This same Son, who is the creator, who is the sustainer, who is the full radiance of God, is the One who took on human flesh in order to make purification for sin, to fulfill the promise of a Messiah —in order that we might know forgiveness of sin. So it raises this question: Is there connectivity to all of this?  Who has authority to forgive sin? Who has authority to say you are purified from your sins? No church, no priest, no pastor, no denomination, no religion. I can’t go out tomorrow and say, “I’m going to die for the sins of the world,” because I myself am a sinner; I can’t even cover my own sins; I have no power and authority to declare that somehow my death has purified the sins of the world. What would have to be true to have the authority to purify sin? Seems to me you’d have to have the authority, power, possession, and ownership over everything. You’d have to be the creator. You’d have to be the sustainer. You’d have to be the full radiance of God. Only God has the authority to say that covered the sins of the world!  It’s true; it is mysterious and sometimes confusing to figure out how exactly that death two thousand years ago covers my sin. I understand that. But who’s in charge? The One who created, the One who possesses, the One who sustains, the One who is fully God in every way. Only God could offer that because of who He is as God.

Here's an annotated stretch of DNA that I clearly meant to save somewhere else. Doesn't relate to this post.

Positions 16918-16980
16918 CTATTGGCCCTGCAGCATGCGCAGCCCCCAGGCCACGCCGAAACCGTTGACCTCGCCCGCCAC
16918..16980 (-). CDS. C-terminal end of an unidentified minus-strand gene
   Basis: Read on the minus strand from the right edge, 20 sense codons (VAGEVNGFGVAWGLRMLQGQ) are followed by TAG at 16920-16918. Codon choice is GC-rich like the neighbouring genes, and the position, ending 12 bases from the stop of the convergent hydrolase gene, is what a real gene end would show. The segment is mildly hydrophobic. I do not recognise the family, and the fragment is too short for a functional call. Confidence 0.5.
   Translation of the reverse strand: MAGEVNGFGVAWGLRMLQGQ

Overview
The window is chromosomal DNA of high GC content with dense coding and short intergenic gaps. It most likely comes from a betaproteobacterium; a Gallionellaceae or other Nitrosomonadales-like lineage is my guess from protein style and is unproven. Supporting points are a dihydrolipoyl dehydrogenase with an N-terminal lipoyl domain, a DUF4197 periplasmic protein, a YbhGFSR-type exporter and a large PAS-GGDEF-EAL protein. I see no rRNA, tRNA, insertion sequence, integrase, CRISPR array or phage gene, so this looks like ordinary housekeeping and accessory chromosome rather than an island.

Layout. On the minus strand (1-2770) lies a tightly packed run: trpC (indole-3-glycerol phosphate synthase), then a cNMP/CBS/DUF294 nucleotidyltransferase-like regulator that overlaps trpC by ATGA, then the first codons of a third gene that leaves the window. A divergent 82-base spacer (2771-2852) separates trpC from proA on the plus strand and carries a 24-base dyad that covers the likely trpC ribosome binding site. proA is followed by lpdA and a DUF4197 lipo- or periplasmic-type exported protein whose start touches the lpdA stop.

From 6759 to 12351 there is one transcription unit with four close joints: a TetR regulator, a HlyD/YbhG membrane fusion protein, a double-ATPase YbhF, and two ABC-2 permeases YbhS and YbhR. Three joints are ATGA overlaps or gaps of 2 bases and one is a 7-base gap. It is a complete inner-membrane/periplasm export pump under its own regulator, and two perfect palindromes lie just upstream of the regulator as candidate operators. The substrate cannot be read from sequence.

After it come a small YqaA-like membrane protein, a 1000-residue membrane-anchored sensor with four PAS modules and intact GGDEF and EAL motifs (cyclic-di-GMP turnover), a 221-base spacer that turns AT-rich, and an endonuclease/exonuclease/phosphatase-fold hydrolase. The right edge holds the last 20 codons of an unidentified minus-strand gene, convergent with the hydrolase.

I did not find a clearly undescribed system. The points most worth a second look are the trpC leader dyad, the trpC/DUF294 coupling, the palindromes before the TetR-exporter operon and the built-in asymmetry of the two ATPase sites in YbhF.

The idea of sitting down at the right hand of God is very significant. In the old covenant, the priests daily had responsibilities in the tabernacle and the temple to offer sacrifice and do their required work, but the priests were not allowed to ever sit down on the job. The reason for that is it carried the message that the work is never completed and so they always had to remain standing, always at work, because the work was never done. Hebrews will talk a fair amount about that but all of that was foreshadowing a promise that one day the Messiah would come and He would make sacrifice for sin once and for all.